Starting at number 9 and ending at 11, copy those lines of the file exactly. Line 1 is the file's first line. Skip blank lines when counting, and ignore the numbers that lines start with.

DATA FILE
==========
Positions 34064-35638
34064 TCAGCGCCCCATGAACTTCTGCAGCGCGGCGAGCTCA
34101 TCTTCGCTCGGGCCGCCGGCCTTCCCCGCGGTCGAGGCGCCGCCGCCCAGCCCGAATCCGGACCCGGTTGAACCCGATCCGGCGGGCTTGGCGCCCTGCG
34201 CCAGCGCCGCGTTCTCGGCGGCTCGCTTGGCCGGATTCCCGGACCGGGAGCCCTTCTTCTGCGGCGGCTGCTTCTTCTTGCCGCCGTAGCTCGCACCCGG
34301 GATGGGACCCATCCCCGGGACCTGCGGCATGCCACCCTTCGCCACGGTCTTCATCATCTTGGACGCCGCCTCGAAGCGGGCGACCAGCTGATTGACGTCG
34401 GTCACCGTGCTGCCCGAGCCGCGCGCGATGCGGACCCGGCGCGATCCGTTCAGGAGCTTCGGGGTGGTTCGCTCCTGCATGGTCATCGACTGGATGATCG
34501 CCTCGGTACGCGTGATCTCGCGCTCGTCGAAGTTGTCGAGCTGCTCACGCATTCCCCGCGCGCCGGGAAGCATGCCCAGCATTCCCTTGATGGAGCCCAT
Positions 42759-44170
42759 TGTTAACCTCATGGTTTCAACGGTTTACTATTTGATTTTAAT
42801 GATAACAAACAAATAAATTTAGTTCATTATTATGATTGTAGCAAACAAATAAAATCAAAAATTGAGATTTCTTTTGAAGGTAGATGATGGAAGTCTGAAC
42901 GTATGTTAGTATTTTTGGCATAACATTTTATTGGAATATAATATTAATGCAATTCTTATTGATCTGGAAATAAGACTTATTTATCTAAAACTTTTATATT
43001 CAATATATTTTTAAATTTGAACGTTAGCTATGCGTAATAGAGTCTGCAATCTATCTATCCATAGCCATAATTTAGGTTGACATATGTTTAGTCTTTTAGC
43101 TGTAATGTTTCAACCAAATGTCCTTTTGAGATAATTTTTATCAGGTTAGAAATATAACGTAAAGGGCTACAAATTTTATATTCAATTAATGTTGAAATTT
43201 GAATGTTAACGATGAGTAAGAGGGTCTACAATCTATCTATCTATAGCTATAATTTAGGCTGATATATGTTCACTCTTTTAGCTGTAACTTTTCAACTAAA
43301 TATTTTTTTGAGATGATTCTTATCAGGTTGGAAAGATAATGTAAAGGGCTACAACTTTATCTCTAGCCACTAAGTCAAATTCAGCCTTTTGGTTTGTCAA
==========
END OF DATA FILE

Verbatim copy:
42759 TGTTAACCTCATGGTTTCAACGGTTTACTATTTGATTTTAAT
42801 GATAACAAACAAATAAATTTAGTTCATTATTATGATTGTAGCAAACAAATAAAATCAAAAATTGAGATTTCTTTTGAAGGTAGATGATGGAAGTCTGAAC
42901 GTATGTTAGTATTTTTGGCATAACATTTTATTGGAATATAATATTAATGCAATTCTTATTGATCTGGAAATAAGACTTATTTATCTAAAACTTTTATATT